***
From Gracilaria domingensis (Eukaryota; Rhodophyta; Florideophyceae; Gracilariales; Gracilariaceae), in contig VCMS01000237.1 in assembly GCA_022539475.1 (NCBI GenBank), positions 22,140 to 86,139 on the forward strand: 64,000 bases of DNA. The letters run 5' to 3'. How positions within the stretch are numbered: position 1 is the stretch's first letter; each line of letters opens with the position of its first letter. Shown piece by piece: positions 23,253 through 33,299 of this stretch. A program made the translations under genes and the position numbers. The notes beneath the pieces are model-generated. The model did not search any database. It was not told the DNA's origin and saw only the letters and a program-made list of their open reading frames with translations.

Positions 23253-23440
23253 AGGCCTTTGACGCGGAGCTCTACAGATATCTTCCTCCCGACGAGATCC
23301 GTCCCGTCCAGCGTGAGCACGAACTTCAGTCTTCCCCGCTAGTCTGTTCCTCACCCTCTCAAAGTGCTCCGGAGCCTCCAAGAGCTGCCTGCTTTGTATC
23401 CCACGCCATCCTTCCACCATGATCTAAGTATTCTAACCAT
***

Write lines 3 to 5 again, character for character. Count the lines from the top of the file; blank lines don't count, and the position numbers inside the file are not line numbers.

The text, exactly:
23253 AGGCCTTTGACGCGGAGCTCTACAGATATCTTCCTCCCGACGAGATCC
23301 GTCCCGTCCAGCGTGAGCACGAACTTCAGTCTTCCCCGCTAGTCTGTTCCTCACCCTCTCAAAGTGCTCCGGAGCCTCCAAGAGCTGCCTGCTTTGTATC
23401 CCACGCCATCCTTCCACCATGATCTAAGTATTCTAACCAT